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updated 8/9/2004 1:33:16 PM ET 2004-08-09T17:33:16

Tensions are rising among some underwriters of Google's controversial initial public offering, making it more likely that the unusual stock sale's terms will be revised.

Some of the underwriters privately argue that the offering should even be delayed or restructured to make it appeal to a broader group of investors.

However, the internet search engine and its lead banking advisers, Credit Suisse First Boston and Morgan Stanley, have given no indication that they are reconsidering.

Google's insistence on setting the price for its shares using an auction system has left many professional investors wary that the stock will fall once trading on Wall Street begins, according to two people close to the process.

The company has said it expects to set the highest price possible under the auction something that it has warned may leave no room for the shares to rise further in the stock market, at least in the short term.

Some of the biggest institutional investors have indicated informally that they do not intend to bid for Google shares in the auction, one person close to the process said.

He added, though, that this might amount to gamesmanship, as potential investors try to talk down the eventual sale price of the shares.

Series of setbacks
A series of setbacks in recent days has added to the tensions among those responsible for making Google public.

A technology problem prevented Google opening on time a Web site, where institutional investors could register to bid delaying the issue by nearly a week.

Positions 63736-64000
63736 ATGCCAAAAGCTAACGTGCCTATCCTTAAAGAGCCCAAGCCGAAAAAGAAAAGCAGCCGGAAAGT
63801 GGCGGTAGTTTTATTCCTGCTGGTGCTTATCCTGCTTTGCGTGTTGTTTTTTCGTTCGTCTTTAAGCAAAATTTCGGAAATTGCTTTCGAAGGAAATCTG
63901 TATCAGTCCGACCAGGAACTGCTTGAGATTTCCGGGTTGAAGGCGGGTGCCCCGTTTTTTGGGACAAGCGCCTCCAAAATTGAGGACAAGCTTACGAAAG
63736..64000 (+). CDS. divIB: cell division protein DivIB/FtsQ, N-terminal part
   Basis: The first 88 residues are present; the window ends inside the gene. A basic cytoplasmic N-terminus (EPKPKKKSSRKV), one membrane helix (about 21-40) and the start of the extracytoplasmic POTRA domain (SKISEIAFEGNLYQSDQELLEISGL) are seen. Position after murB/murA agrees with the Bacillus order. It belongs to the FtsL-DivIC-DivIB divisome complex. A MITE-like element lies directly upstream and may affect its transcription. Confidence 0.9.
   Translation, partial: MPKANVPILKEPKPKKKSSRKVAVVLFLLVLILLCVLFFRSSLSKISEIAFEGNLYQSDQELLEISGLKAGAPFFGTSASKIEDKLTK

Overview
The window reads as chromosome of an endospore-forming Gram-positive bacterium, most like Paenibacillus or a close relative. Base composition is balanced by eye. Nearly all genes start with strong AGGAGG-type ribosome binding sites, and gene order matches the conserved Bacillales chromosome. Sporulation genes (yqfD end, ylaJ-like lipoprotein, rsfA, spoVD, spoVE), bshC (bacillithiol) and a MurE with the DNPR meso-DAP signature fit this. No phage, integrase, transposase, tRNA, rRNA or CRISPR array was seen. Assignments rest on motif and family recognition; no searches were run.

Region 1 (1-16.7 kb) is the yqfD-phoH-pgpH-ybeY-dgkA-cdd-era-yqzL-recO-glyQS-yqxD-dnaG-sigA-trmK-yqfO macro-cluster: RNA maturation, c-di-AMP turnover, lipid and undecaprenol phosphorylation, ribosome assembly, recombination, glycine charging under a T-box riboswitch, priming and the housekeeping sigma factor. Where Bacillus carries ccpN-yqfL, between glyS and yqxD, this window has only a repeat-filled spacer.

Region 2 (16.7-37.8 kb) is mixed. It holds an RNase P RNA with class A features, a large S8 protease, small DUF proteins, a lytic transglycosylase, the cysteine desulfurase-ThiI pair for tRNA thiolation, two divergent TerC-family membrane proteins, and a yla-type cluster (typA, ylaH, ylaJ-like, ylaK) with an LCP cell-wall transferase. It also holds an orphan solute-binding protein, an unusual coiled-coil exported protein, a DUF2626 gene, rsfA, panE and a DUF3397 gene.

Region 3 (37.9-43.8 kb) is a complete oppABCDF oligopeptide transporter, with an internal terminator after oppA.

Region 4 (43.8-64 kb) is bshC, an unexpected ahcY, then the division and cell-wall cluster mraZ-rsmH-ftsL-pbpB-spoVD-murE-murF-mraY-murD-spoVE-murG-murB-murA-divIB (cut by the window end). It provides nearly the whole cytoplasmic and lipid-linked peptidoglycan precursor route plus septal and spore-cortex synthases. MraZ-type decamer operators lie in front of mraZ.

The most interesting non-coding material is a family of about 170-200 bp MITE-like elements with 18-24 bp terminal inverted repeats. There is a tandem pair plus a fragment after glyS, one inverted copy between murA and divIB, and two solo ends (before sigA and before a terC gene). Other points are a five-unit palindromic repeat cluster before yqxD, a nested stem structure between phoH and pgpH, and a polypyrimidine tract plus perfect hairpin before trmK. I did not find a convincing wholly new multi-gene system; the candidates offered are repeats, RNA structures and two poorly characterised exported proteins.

As a result, the auction is not expected to be held until next week even though the second half of August is traditionally a very quiet period for the stock market.

This, along with a lukewarm response to presentations given by Google management during its "roadshow" with institutional investors over the past two weeks, was likely to lead to weakened demand for the stock, one person said.

Meanwhile, regulators in Google's home state of California said last week that they were investigating the company's failure to register shares issued under its employee stock options plan with the Securities and Exchange Commission.

Although widely seen as a little more than a technical glitch, this has added a new element of uncertainty to the timing of the offer.

In another possible sign that early interest in the IPO has been low, the Web site for private investors to register for the IPO remained open on Sunday, nine days after it was first opened.

Google had indicated that the Web site would remain open for about a week, although the company did not commit itself to a firm timetable.

© The Financial Times Ltd 2010. "FT" and "Financial Times" are trademarks of the Financial Times.

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